On December 4th, Google launched Flutter 1.0, showing how we will build beautiful user experiences in the future.
I was lucky enough to attend Flutter Live in person. If you missed the event, you can catch up on the amazing announcements here:
Today I share my thoughts on why Flutter is already a superior technology for front-end development, and will be even more so in the future.
More in detail, we’re going to look at:
- The last 10 years of iPhone history and the Apple ecosystem
- What makes Flutter more productive
- A direct Flutter-iOS comparison by example
This is going to be a long article, so here is the short version:
- Mobile app developers spend a LOT of their time building UIs.
- The development process is much slower on iOS than it is on Flutter.
- In particular, the iOS tooling (Xcode) and APIs are sub-optimal for building modern apps.
- Flutter is far more productive.
- Flutter makes it easier to do things that are really hard on native SDKs.
- Flutter will enable full cross-platform development across iOS, Android, desktop, web and beyond with one codebase.
- Developers and entire product teams will ship better products, faster.
- This will greatly benefit small independent shops, startups and digital agencies.
- Apple could build better tools and APIs, but these would remain confined to their ecosystem.
- Remember: Apple is a hardware company, and has no incentive in building and promoting a cross-platform framework.
Exactly how we got to this point is a fascinating story.
Having been an iOS developer since 2012, I’m familiar with the ins and outs of building products for Apple platforms.
And having experienced first-hand how Flutter is radically different, I want to share my perspective.
Starting from the beginning.
This device changed everything. It really did.
And Apple did a superb job at creating the right experience on this new Internet device.
With the iPhone, every app was just an icon on your home screen. Multitasking wasn’t supported until iOS 4.0.
To make up for that, a child could quickly learn the basic interaction patterns.
The device was sexy, and easy to use. And Apple’s marketing machine helped making the iPhone a resounding success.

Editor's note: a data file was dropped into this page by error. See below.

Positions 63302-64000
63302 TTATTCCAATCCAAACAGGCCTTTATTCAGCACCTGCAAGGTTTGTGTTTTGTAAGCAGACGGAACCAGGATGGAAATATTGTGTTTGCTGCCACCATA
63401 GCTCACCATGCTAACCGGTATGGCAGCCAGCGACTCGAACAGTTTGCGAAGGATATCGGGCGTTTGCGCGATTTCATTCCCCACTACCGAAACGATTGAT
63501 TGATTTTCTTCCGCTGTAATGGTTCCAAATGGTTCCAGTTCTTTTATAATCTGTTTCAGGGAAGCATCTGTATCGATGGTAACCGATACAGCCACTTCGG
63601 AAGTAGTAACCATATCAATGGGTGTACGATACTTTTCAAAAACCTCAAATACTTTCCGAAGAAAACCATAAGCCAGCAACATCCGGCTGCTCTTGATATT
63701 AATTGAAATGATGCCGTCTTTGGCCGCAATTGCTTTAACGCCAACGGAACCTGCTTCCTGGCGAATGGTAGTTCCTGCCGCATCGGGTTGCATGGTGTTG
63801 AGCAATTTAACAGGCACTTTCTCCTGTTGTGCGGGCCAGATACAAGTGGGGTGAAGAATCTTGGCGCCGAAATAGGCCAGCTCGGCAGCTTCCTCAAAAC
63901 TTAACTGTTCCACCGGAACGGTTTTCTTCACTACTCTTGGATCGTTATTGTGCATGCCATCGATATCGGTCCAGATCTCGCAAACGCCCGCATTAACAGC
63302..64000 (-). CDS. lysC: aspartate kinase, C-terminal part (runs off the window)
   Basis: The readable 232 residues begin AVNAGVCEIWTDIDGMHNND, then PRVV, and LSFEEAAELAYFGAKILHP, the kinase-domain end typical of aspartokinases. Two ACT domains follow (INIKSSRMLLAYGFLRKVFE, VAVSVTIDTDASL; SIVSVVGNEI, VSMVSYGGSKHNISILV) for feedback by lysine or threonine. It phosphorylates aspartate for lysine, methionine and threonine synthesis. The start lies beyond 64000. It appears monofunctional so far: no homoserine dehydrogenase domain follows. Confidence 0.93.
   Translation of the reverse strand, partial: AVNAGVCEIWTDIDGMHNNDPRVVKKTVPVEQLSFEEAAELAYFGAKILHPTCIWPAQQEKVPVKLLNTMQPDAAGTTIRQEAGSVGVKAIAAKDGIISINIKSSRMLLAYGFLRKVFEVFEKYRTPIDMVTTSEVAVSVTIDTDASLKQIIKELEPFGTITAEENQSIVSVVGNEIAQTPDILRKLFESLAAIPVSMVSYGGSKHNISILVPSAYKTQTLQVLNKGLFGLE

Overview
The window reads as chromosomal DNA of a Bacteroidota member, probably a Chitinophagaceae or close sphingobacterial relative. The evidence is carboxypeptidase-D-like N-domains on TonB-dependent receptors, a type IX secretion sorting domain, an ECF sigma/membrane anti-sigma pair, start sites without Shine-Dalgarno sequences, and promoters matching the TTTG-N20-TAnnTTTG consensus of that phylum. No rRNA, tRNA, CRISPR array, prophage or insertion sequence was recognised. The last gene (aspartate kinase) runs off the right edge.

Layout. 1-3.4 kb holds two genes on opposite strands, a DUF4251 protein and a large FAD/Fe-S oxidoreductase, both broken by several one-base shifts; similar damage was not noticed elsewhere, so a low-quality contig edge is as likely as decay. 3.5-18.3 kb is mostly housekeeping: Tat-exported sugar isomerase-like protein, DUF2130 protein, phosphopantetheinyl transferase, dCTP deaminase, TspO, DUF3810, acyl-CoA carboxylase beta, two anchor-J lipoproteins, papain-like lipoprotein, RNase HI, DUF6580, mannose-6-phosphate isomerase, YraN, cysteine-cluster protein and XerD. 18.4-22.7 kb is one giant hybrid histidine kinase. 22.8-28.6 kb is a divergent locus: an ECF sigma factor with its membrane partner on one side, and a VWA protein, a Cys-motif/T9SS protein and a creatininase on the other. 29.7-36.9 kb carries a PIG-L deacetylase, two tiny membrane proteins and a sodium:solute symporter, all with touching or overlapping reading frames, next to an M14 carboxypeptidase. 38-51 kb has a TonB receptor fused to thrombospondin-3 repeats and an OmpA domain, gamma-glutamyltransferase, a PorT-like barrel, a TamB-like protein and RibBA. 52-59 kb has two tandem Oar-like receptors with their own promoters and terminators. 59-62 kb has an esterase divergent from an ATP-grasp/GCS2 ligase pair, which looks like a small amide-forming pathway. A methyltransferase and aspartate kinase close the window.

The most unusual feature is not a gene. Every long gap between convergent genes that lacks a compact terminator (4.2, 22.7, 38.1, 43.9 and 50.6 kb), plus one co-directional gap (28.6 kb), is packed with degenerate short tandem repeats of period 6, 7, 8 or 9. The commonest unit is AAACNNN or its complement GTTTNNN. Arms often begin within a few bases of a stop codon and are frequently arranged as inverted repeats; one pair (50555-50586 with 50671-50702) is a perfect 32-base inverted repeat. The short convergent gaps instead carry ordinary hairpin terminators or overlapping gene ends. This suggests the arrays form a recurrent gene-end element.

Naturally, developers jumped at the opportunity, and started building apps with the available iOS tools and APIs.
UIKit was the framework used for building UIs on iOS, and it was originally designed for the first iPhone.
But then, new screen sizes came, and then the iPad.
And suddenly, new considerations had to be made about how to position content on screen.
And these had to baked into UIKit in the form of new APIs. With springs & strouts first, and then auto-layout.
And iOS developers went along with these changes as they were introduced.
It wasn’t the smoothest ride ever.
Alongside working with UIKit and its legacy, iOS developers had to contend with a 34 year old language called Objective-C (so old, in fact, that it didn’t have a logo!). This would use manual reference counting to manage memory, until the introduction of ARC in 2011.
But many of us had a love affair with iOS development.
I remember building and launching my first iOS app. It made it possible to combine touch interaction, camera input, 3D graphics, and UI overlays.
Back then, I was in wonder, and I knew my heart would be on iOS for a long time.
Fast forward to 2014, Swift was launched.
Many of us jumped with joy and embraced this shiny new language.
Initially it would crash Xcode. A lot:
But it got better.
And Swift was a very significant departure from the closed-source nature that was typical of Apple.
Chris Lattner (the mastermind behind Swift and LLVM), had been working on Swift since 2011, and managed to have it blessed as the future programming language in the Apple ecosystem.
Swift had a huge audience from the start, since it was fully compatible with Objective-C and the existing iOS APIs.
But Swift was meant to grow and expand beyond iOS and the Apple ecosystem.
Using Chris Lattner’s own words:
My goal for Swift has always been and still is total world domination. It’s a modest goal. — Chris Lattner
It was open-sourced in 2016. And it started getting interest on the server-side, but didn’t quite take off in that space.
You see, Swift had been let down. By Apple’s strategy with Xcode.
Developers outside the Apple ecosystem had enjoyed more productive IDEs for years.
And for any given language, they could often choose between multiple IDEs.
But if you wanted to use Swift, you had to use Xcode.